Despite a miter gate failure at the Markland Locks on the Ohio River in Warsaw, Ky. Sept. 27, tows are still locking through the auxiliary 600 foot chamber.
By Tuesday morning, Sept. 29, all tows and vessels had locked and navigation queue was empty.
"The river is open and we are locking tows through the 600 foot chamber," said Louisville District Commander Col. Keith Landry.
The Army Corps of Engineers Louisville District has preliminary repair plans underway to fix the Markland Lock Gate at Warsaw, Ky. The downstream lock gate on the 1,200-by-110 foot chamber failed during operation Sunday. One of the two leaves is resting on the bottom of the lock chamber and the other inoperable lock leaf is still affixed to the lock chamber; it requires stabilization.
The Corps received funding in 2009 for new miter gates for Markland. Oregon Iron Works in Eugene, Ore., was awarded the contract to place new miter gates. The miter gates were scheduled for delivery in 2010 with installation in 2011.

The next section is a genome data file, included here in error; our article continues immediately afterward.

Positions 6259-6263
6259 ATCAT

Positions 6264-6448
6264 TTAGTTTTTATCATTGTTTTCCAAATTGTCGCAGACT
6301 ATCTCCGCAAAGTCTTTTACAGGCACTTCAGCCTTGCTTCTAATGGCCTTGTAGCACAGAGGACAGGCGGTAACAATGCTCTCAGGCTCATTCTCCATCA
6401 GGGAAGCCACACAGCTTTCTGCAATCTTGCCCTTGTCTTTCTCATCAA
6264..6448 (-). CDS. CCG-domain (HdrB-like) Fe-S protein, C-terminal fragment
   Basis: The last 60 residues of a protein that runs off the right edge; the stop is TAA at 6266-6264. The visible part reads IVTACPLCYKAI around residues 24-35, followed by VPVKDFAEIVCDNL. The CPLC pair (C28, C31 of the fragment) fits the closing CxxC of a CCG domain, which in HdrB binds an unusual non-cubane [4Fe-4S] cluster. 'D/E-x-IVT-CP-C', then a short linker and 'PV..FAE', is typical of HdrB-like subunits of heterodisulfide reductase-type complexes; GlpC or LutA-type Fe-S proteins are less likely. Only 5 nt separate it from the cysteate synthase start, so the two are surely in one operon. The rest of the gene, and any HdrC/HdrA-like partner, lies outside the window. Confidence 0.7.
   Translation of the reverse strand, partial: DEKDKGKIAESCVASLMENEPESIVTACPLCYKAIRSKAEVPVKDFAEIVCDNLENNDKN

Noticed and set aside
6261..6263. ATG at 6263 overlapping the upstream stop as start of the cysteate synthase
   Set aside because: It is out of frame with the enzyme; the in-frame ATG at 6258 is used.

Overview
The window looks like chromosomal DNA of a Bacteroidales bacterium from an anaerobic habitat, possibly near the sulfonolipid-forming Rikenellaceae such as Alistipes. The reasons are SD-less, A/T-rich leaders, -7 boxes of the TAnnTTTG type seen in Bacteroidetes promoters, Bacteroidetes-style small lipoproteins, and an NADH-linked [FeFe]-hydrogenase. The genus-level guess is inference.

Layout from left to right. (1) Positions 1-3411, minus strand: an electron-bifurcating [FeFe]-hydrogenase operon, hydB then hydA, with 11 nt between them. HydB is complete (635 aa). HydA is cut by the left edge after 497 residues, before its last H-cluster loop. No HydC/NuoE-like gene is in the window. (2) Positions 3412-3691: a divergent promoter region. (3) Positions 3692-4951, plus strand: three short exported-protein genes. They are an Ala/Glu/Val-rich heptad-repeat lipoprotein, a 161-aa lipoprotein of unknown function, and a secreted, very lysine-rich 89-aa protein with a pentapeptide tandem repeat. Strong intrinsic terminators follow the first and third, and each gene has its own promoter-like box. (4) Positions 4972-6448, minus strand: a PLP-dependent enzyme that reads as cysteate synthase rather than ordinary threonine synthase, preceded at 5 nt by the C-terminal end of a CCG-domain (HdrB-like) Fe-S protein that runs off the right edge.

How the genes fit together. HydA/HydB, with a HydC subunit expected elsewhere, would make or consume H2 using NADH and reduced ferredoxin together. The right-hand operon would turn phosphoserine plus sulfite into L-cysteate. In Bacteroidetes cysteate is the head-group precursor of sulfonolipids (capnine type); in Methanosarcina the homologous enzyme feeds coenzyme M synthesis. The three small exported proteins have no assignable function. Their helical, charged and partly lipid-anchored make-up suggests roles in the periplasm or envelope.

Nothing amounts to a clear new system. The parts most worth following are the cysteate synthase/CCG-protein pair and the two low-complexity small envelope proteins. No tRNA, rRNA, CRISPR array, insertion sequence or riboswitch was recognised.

"One prong of the repair plan is to work with Oregon Iron Works to move up the delivery date of the new set of lock gates," said Landry. "The other is to assess what kind of damage has been done to the gate and see if they can be repaired."
A board of investigation has been convened to investigate and determine the cause of miter gate failure. Information from this report will become part of a lessons learned.
On Monday, Sept. 28, sonar and underwater videography were used to locate the fallen miter gate leaf and pinpoint its position. The miter gate leaf is on the bulkhead sill on the bottom of the lock chamber. Moving the lock gate or raising it is critical to the repair plan because bulkheads need to be placed in the chamber so water can be drained from the lock chamber and the repair initiated.
"At the end of the day, the river and our locks are great economic resources," said Rep. Geoff Davis, Kentucky, 4th District. "If you shut down any lock in this Ohio River lock system, it has an effect on the economy."